Relationship between testosterone and cortisol levels and body mass index in men with type 2 diabetes mellitus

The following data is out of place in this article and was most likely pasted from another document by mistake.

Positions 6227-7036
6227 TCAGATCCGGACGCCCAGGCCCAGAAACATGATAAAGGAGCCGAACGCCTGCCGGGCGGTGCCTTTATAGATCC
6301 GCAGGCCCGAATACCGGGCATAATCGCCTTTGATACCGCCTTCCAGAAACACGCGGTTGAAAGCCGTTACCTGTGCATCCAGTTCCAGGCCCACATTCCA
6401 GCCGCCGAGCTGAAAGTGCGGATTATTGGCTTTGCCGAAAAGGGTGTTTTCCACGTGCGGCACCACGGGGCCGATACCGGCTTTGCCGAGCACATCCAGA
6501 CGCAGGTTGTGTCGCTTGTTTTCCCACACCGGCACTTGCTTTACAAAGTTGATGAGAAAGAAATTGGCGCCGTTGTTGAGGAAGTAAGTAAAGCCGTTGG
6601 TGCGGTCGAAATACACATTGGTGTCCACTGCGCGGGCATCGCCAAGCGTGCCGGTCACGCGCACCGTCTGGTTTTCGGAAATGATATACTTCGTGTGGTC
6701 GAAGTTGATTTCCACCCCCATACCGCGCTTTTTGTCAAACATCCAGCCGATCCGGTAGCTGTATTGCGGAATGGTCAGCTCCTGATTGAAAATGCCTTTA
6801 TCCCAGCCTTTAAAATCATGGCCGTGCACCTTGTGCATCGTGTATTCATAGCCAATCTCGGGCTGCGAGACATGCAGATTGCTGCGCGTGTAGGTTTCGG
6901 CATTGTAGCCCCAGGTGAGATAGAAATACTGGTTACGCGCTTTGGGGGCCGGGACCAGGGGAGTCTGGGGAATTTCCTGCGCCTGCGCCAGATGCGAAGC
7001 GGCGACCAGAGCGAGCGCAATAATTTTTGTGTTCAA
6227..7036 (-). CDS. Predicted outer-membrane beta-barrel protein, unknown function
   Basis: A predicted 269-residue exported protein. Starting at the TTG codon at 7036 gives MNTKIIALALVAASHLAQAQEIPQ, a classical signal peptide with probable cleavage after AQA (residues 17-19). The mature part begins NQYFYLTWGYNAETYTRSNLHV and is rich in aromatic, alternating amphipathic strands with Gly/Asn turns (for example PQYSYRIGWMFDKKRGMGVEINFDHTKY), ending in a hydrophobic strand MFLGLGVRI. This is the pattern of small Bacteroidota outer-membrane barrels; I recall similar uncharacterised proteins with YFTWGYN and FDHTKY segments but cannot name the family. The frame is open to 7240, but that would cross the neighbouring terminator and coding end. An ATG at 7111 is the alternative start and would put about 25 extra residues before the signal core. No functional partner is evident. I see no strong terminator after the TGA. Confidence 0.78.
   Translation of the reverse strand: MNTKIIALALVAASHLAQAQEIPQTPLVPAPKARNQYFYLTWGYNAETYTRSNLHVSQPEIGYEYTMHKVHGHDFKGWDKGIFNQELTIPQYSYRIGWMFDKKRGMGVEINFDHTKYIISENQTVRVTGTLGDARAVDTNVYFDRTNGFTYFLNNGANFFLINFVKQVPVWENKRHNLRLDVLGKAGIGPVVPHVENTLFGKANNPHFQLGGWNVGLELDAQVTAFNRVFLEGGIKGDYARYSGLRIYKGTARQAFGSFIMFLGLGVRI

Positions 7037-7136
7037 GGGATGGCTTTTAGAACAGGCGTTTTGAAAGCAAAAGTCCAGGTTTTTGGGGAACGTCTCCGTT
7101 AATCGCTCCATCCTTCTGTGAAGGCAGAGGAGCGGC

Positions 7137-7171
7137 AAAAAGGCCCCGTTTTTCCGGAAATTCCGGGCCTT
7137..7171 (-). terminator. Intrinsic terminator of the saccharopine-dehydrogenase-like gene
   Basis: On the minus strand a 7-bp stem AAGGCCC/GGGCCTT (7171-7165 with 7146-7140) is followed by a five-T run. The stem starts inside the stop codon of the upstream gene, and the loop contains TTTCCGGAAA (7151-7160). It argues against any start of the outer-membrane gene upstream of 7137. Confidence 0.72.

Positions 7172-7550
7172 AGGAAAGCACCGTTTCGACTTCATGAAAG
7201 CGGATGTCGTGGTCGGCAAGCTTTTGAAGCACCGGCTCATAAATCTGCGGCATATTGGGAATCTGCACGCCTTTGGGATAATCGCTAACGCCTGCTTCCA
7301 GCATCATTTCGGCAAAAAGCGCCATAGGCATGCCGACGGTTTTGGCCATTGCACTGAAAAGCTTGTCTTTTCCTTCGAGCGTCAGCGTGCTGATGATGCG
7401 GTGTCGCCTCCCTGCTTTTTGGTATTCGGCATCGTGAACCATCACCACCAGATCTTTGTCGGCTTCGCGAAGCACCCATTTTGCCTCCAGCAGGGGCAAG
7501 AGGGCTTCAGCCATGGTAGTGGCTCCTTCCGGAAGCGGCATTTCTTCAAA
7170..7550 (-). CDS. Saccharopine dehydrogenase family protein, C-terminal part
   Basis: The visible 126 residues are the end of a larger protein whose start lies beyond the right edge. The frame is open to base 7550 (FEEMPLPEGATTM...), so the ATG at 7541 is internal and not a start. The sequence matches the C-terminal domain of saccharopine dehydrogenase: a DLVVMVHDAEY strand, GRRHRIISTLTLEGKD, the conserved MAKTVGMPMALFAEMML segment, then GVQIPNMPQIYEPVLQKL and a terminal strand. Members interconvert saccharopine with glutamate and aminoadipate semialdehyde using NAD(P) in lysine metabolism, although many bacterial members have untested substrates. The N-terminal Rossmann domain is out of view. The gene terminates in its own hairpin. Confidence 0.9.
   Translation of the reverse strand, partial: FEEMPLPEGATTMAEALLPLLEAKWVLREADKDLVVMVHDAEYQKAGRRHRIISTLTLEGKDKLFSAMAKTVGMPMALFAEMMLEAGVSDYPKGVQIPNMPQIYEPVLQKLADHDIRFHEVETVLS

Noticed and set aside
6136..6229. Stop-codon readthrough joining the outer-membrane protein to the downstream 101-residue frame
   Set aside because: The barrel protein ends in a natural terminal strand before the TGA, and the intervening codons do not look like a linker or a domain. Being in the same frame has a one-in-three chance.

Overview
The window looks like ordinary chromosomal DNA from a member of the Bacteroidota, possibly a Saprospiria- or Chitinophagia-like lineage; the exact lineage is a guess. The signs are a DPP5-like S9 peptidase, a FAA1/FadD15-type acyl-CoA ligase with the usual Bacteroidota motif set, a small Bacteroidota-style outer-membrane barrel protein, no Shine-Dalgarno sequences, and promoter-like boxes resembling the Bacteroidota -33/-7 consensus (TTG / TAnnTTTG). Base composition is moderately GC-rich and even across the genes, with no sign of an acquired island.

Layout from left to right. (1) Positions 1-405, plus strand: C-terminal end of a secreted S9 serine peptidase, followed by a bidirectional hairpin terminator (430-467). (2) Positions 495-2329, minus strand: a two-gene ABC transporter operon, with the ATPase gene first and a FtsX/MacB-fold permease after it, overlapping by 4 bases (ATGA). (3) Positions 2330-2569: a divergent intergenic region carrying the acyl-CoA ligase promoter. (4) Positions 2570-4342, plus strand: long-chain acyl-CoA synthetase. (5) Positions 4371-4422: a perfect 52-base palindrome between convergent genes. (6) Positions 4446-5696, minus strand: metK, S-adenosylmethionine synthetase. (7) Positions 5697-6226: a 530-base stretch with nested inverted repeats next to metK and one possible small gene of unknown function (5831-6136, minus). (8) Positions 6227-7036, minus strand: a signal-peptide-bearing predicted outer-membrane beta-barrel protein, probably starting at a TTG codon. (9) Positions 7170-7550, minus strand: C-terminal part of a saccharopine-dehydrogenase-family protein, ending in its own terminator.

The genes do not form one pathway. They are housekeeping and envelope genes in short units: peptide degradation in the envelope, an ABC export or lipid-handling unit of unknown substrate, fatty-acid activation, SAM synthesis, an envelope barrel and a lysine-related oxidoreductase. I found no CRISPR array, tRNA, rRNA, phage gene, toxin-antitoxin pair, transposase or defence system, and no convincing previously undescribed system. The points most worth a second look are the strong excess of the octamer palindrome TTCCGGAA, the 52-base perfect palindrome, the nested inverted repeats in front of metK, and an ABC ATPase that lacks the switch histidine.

Stress can lead to type 2 diabetes mellitus (T2DM), as it is one of the agents responsible for increasing blood glucose levels. In turn, T2DM may be one of the most common causes of hypogonadism that negatively affects testosterone production in the testes. Emerging evidence links insulin resistance, a key feature of T2DM, with decreased testosterone secretion by the Leydig cell. Low gonadal steroids have been associated with metabolic abnormalities such as hyperglycemia. We sought to compare testosterone and cortisol levels and their relationship between Pakistani older/younger men’s age groups with T2DM and age-matched controls. We enrolled 87 men with T2DM and 90 controls aged 21–60. Anthropometric measurements, serum testosterone and cortisol levels were assessed using the RIA system. We assessed the correlation between serum testosterone and cortisol levels and BMI. Testosterone levels were lower in T2DM patients than in controls (2.612±0.3524 vs. 5.143±0.4334 nmol/L, p=0.0001), and cortisol levels were higher in patients than in controls (599.8±35.69 vs. 441.7±18.33 nmol/L, p=0.0001). Testosterone levels in T2DM patients were positively correlated with cortisol levels and BMI (r=0.1582, 0.08621). In conclusion, most of the T2DM patients had low testosterone levels, whether they had high or low cortisol levels.